Last week while waiting in line for former President Jimmy Carter for a book signing, I met Rachel, Eddie, and Aisha. They were in front of me in line at 7:15 a.m. on a sunny July morning. The three of them, all 12 years old, are students in the High Jump Chicago program, an enrichment program for Chicago public school students with academic potential but limited economic means. They attend all summer and on Saturdays during the school year, for two years. The three, along with assorted family members, got up very early in the morning to make it from their cozy beds to a sidewalk in front of the Seminary Co-op Bookstore in Chicago’s Hyde Park neighborhood. The Secret Service needed to see the press at 7:30 in the morning as part of their security check of the premises, conducted four-and-a-half-hours before Carter arrived.
The press included these three students, dressed in distinctive blue T-shirts from High Jump, who prepared questions to interview Carter. To develop their questions, they had researched Carter and his time at the White House. Rachel knew, for example, that Carter was the first president to have installed a solar panel on the White House. Aisha had a more personal and disarming question: she intended to ask Carter what world problems kept him awake at night.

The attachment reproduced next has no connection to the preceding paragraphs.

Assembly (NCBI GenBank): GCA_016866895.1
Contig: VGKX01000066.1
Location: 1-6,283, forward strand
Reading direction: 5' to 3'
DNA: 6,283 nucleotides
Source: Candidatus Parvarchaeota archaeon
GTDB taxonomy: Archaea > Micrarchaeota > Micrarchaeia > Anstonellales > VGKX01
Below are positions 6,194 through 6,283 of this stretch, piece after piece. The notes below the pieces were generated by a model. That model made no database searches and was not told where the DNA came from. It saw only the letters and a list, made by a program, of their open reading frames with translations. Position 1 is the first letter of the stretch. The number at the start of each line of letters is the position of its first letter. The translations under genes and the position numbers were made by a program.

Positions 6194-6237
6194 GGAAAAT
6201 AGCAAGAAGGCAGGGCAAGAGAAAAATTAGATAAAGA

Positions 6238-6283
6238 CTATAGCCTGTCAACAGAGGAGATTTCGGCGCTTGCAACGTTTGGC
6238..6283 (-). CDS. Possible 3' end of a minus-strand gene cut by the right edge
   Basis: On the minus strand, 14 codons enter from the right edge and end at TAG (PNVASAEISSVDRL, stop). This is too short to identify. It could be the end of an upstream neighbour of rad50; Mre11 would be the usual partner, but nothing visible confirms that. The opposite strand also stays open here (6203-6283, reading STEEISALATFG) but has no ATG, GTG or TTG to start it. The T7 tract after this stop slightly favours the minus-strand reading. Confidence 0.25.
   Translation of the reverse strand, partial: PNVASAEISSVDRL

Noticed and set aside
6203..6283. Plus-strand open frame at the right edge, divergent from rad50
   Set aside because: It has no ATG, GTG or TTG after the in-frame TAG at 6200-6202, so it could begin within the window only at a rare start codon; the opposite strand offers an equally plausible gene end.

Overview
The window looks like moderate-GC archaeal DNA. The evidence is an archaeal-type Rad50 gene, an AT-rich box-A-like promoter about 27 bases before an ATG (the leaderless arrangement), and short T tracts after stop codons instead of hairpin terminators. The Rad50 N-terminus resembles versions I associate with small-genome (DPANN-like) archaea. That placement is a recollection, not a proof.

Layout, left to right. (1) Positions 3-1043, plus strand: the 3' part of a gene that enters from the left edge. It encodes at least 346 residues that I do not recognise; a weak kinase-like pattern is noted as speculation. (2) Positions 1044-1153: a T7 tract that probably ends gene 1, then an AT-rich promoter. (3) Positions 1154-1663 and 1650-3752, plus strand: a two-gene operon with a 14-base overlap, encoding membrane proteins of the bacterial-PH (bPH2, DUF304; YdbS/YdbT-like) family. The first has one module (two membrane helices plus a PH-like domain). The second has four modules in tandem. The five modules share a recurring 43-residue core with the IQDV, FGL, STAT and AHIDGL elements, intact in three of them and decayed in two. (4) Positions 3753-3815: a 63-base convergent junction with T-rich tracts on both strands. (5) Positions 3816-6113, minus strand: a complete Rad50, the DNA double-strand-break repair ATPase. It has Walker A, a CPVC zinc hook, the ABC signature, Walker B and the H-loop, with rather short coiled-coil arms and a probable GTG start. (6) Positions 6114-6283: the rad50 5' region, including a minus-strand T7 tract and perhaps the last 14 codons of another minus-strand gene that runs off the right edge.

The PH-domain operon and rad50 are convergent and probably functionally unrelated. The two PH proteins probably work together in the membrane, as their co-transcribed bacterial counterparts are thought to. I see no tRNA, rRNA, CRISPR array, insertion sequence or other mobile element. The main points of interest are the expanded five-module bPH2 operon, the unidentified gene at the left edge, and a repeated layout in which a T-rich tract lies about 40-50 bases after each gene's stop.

This summer field trip almost unraveled when the students and their Issues and Ideas teacher, Jill, were informed that Carter did not plan to take any questions. There followed discussion, some wheedling and pressing, retrenching. Well, I offered, this is part of a journalist’s lot: things don’t always go as planned. Write about what happens, regardless. That’s plan B.
The students retreated to the store’s Plein Air Café, since there were hours to go before Carter arrived. A compromise emerged: they were first in line when Carter arrived very punctually for his noon signing. By then the line stretched out the bookstore door and south down Woodlawn Avenue.
As it turned out, Carter did respond to questions. The 90-year-old former president is working on another book; pessimistic about prospects for Middle East peace (remember he won the Nobel Peace Prize in 2002 for his peacemaking efforts through his Carter Center); and thinks of Donald Trump as a gift to Democrats. The three middle-schoolers were at the head of a line of about 600 people.
This is my Plan B. I wrote it since my photo didn’t get used. But I also wrote it because it was an exhilarating day that reminded me of how much fun it is to listen to people’s stories, especially those people standing in line. Thanks, Rachel, Eddie, and Aisha. I hope you got a story too. My final advice: It pays to get up early sometimes.